Homemade Egg Pasta
Making Pasta at home is actually much easier than you might imagine. Imagine delicate layers of egg pasta nestled between a spicy tomato sauce and meltingly tender cheese for unforgettable lasagna. Or maybe you’d prefer soft pillows of ravioli stuffed with a tasty ricotta and spinach filling. You too can prepare dishes like this, and many others once you learn the basic technique of making pasta.
You don’t need a kitchen full of equipment to make pasta, but a hand-rolling machine that also cuts is a big time saver. The Atlas model from Italy is an inexpensive brand, and it can be found in most department or kitchen stores. At around $30-40 it is well worth the investment if you think making pasta is something you’ll enjoy. There are many ravioli forms available, but I find it is just as easy to make ravioli by hand. A dough scraper is helpful particularly if you make your dough on the counter or on a pastry board as I do. I also have a few hand cutters that crimp, cut, and seal as you roll them over the prepared dough. Of course having a good pasta pot is very important, and makes preparation much easier. An eight-quart size seems to be the average size available.
The two principle ingredients for making a basic egg pasta are flour and eggs. I use all-purpose unbleached flour as it has high gluten content, which creates fairly firm pasta dough. Large, fresh eggs are the only other ingredients unless a splash of warm water is needed to form workable dough. Generally, I would use 3/4 cup of flour for every large egg added. You can increase this recipe as needed depending on the type of dish you are making, or the quantity of people you need to feed.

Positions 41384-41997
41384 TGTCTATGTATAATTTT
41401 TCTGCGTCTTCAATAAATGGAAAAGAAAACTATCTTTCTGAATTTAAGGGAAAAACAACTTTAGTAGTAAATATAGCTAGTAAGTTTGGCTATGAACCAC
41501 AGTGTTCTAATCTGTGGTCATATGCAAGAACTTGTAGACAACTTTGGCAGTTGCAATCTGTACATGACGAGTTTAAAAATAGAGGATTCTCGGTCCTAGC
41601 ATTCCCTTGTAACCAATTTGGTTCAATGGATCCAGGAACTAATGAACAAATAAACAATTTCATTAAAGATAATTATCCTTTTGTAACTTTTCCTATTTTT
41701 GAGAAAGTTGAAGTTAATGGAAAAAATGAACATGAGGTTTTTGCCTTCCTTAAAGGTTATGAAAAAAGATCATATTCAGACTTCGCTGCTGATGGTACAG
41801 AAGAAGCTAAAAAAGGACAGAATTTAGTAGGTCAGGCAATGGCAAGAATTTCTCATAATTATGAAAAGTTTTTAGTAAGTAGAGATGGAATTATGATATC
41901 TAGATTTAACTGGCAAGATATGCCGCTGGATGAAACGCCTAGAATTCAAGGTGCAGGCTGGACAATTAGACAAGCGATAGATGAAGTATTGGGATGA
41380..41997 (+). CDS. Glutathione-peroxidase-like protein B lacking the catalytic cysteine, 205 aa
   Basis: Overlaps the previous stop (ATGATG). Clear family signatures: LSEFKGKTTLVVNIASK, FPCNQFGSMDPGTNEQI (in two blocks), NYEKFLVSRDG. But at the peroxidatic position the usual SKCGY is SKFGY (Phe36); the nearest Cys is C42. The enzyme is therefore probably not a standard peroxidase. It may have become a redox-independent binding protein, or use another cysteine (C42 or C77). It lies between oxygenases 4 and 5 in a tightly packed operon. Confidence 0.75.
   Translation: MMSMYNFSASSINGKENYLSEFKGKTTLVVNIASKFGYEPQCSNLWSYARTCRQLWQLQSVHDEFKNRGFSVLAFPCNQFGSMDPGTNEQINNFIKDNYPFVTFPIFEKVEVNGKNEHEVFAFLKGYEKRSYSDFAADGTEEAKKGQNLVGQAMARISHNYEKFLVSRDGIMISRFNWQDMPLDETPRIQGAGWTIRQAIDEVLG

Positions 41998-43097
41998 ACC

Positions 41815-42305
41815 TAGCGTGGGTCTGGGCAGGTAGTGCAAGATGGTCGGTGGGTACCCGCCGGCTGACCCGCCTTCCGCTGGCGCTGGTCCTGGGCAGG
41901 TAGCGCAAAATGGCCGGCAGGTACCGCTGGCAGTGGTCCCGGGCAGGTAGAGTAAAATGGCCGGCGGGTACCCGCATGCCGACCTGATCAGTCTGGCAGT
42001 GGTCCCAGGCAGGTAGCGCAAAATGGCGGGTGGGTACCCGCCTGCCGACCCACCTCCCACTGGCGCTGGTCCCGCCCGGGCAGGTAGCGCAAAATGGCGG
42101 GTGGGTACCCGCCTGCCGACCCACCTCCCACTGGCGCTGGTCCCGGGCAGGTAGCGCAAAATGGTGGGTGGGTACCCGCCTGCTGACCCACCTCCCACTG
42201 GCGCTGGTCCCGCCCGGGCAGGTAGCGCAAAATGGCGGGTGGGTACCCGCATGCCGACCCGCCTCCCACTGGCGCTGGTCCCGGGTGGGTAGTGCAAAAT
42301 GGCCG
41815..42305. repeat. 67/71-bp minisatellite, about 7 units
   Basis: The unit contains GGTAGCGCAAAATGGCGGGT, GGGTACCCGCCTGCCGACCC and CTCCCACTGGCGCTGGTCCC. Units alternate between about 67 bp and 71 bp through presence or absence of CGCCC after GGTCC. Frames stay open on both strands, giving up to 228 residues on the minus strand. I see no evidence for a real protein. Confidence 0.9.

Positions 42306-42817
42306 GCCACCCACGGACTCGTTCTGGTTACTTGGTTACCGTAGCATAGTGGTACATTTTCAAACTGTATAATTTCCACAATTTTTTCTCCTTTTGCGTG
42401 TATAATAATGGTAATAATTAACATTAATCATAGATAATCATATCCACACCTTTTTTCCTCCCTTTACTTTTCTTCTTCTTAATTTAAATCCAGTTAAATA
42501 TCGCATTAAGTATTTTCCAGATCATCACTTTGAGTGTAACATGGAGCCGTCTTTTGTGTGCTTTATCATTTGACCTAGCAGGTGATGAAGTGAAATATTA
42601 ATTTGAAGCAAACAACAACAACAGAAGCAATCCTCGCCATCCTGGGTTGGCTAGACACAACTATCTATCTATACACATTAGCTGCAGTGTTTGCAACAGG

To start, mound your flour on a large pastry board, or the counter, and make a well in the center. Break the eggs into this well, and start to scramble each egg with a fork as it is being added. Start to incorporate the eggs and flour by slowly bringing more flour in from the inside edges of the well. Continue adding the flour to the eggs until they are no longer runny. Using your hands now, bring the outside edges in, forming a large mass on your board. Use only the amount of flour needed to form a soft ball.
Begin to knead the ball of dough as you would bread, pushing it down with the heel of your hand. Continue kneading until the dough is smooth and satiny, for about 8 minutes. Wrap the prepared dough in plastic wrap, and let it sit for about 30 minutes.